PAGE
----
Cap on traded power tariffs is a must to protect consumers: CUTS

Thesynergyonline, October 30, 2008

THE Central Electricity Regulatory Commission (CERC) has taken a right step to regulate the tariff of short-term sale of power by putting a cap on the inter-state sale of electricity. This cap will not only help the consumers of the company purchasing this costly power but also help the consumers in areas from where electricity is being exported.

“The rates for the short term (less than one year) transactions of electricity have increased substantially. The weighted average prices (per Kwh) for the period April-June were reported to be Rs. 4.08, 4.64 and 7.24 for the year 2006, 2007 and 2008 respectively. It shows the price has increased by 56 percent during the period: 2007 to 2008. This rate can go up further if no action is taken by the regulator”, said CUTS General Secretary, Mr. Pradeep S. Mehta in a press release.

Most of the states such as West Bengal and Tamil Nadu were selling energy to other states in spite of being unable to ensure un-interrupted power supply to their consumers, especially in rural areas. For example in the FY 2006-07, alone the West Bengal SEB sold about 1865 million Kwh that is about 13 per cent of the total energy traded in the country. “This is very surprising because the status of household electrification in the state is one of the poorest in the country”.

“Though the National Electricity Policy (2005) envisages a healthy competition in the sector to benefit consumers, given the acute capacity shortage, the electricity market is not functioning properly. The peak and energy deficit was reported to be 14.6 per cent and 10.6 per cent respectively for the period April-August 2008. That is why some check on the tariff is justified unless there is some reasonable match between the demand and supply”, Mehta added.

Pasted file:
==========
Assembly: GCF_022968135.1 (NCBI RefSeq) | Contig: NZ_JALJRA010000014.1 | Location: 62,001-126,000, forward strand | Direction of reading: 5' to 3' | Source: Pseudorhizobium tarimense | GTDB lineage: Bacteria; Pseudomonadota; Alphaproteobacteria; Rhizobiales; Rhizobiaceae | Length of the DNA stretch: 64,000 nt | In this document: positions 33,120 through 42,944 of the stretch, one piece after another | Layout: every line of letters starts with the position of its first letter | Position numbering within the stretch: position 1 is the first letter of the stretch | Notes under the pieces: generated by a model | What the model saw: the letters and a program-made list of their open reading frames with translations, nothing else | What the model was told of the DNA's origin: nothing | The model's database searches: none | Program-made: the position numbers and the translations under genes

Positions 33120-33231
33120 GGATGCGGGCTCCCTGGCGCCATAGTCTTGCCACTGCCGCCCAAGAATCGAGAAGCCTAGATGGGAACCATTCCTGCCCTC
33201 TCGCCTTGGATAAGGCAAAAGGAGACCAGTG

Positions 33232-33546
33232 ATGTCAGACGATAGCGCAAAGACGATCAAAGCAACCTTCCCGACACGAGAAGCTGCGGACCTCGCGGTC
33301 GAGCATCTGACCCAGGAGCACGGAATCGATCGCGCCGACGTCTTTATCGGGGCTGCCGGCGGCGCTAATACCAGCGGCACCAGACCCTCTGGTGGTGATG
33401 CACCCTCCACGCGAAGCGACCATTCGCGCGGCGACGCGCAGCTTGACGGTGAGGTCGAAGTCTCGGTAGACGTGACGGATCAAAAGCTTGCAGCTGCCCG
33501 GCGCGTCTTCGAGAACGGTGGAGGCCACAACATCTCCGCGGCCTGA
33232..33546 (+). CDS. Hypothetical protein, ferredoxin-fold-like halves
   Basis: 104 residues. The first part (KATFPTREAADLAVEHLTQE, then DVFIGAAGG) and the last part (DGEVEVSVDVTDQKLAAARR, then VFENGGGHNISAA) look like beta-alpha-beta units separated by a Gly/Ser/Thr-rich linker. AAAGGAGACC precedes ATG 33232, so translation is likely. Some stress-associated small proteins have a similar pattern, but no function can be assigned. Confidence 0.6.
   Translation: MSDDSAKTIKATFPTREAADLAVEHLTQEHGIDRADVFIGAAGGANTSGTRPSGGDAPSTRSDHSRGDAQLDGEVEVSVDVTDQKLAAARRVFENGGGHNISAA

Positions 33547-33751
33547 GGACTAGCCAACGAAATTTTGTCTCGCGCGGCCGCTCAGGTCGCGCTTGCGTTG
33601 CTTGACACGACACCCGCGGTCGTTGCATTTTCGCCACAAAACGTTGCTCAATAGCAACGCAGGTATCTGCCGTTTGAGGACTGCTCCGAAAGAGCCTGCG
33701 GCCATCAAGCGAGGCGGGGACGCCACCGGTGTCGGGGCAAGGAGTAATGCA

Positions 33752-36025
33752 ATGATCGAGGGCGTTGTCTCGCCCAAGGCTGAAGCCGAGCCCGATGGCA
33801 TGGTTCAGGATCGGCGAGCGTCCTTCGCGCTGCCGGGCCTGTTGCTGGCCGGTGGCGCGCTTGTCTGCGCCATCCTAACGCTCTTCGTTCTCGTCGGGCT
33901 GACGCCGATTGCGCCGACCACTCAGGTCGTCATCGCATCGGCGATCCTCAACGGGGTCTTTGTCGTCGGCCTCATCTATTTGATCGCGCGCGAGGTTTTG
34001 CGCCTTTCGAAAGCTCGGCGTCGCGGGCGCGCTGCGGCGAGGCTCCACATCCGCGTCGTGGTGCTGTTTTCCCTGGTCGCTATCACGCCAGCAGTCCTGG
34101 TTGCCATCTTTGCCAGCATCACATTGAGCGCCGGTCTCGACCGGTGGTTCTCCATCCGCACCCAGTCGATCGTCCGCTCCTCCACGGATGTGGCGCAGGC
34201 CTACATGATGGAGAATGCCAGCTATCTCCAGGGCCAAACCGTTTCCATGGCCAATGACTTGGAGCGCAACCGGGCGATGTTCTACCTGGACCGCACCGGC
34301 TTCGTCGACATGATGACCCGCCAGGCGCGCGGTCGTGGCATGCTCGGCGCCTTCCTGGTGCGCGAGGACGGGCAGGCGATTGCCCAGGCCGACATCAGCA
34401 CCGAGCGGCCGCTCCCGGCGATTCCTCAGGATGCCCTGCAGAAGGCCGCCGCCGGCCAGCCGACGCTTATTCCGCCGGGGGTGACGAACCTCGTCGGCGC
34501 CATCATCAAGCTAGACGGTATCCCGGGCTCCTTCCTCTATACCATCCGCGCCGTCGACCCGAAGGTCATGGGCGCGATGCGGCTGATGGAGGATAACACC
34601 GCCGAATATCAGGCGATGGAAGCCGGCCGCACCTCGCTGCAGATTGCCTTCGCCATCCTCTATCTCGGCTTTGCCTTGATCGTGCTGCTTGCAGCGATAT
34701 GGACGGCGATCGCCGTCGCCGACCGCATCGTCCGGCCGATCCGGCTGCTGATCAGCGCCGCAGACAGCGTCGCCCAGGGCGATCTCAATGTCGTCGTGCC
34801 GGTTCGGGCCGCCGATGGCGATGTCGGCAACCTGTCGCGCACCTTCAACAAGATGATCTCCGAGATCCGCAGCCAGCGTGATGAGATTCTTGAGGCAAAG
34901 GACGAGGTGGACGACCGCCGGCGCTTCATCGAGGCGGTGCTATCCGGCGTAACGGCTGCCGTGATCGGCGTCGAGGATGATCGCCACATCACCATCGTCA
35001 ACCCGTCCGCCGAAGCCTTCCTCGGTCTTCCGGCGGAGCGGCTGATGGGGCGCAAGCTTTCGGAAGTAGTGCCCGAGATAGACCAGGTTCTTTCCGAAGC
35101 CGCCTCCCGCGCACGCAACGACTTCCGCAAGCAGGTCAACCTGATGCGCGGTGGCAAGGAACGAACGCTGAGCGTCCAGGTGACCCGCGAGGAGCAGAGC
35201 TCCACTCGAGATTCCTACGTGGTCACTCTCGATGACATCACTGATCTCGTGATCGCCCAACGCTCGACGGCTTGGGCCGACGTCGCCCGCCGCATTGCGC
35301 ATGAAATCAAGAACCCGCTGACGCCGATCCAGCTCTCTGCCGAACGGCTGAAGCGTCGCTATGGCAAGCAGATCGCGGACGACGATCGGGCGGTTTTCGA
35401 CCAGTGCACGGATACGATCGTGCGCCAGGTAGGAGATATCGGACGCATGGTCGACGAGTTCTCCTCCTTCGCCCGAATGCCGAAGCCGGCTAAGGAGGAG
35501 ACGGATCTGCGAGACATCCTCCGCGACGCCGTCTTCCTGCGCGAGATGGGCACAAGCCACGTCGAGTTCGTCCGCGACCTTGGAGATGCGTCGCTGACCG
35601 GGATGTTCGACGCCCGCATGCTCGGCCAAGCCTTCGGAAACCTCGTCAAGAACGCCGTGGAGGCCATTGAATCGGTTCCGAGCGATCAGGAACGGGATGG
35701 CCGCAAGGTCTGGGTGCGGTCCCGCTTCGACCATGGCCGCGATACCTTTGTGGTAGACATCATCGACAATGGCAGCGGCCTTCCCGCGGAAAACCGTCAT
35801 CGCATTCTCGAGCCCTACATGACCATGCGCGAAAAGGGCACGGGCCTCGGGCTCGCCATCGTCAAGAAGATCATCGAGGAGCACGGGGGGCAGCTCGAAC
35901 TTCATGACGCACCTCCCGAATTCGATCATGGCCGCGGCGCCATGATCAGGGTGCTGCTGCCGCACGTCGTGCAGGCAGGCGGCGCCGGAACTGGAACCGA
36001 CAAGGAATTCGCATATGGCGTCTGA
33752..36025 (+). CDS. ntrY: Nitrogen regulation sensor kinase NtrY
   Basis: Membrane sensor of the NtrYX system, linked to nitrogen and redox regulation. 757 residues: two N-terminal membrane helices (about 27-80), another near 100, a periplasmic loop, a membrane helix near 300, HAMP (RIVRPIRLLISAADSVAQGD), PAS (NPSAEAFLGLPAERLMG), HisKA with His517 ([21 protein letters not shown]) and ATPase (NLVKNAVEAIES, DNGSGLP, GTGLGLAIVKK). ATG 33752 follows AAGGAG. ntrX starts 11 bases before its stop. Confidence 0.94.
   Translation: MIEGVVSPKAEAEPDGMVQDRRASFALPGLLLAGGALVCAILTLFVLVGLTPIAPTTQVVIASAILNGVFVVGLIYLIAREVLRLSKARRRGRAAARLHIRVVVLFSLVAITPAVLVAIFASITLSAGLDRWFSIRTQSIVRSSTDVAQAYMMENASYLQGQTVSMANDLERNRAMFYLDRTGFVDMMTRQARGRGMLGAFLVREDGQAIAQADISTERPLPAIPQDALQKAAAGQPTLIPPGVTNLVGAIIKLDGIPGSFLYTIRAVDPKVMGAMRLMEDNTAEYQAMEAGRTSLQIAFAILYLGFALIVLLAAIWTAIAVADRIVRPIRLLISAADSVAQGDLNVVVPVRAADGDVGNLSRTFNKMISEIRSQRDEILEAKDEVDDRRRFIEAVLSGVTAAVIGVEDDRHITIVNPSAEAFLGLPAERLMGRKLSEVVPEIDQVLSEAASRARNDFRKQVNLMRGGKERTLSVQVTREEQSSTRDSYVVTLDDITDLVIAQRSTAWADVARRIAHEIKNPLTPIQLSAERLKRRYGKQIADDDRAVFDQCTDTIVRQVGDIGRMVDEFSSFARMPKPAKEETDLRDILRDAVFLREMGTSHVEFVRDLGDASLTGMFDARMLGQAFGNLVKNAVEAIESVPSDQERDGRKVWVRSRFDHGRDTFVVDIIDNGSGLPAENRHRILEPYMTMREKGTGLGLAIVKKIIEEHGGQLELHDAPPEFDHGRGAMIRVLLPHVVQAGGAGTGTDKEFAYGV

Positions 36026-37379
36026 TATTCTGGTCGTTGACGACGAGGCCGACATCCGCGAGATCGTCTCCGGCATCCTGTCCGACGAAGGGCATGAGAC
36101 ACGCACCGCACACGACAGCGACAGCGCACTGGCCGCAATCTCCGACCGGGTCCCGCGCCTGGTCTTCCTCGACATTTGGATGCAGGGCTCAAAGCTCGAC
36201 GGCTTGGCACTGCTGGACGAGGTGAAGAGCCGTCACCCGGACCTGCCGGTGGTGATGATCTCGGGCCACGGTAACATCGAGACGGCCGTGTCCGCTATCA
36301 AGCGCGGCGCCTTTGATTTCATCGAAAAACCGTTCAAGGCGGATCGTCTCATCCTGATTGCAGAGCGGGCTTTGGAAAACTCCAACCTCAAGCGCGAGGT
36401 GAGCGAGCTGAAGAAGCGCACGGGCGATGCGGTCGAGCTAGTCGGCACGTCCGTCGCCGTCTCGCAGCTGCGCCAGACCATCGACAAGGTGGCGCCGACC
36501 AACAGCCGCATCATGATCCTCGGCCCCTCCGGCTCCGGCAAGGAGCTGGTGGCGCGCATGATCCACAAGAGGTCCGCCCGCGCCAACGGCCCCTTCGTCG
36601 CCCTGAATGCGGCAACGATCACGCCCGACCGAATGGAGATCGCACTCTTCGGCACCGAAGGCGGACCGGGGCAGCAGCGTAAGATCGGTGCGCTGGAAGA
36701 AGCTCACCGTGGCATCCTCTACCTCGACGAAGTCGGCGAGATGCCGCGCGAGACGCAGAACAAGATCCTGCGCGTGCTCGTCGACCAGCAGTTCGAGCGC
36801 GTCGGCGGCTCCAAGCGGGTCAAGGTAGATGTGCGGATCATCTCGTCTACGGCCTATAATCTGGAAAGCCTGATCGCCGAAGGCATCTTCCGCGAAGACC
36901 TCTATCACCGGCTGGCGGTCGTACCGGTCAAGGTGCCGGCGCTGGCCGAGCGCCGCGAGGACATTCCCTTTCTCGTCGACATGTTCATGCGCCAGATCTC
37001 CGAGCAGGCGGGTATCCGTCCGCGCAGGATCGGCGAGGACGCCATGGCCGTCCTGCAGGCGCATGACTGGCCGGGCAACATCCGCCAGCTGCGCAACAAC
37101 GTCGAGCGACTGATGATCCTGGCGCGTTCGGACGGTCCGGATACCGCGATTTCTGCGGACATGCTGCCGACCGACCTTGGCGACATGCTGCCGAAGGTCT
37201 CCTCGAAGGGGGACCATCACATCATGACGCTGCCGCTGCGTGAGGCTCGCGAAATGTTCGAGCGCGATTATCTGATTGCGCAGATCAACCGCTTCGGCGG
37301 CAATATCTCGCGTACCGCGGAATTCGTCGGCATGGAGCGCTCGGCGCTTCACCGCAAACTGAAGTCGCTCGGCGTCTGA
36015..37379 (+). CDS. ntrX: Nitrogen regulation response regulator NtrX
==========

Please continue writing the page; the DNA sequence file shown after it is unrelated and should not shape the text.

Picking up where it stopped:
CUTS has further demanded that either CERC or some appropriate agency should conduct a survey to find out whether there was a surplus or it was artificially created by the respective electricity companies to exploit the shortage situation. Ideally, competition should work to reduce the rates in the wholesale market. But, in case of electricity, the rates increased continuously.

“Different caps for the peak and off-peak prices as proposed in the CERC paper would definitely help the power utilities to manage the load effectively in order to reduce the peak demand for power. Ultimately, electricity consumers will be benefited from this move”, he stated.

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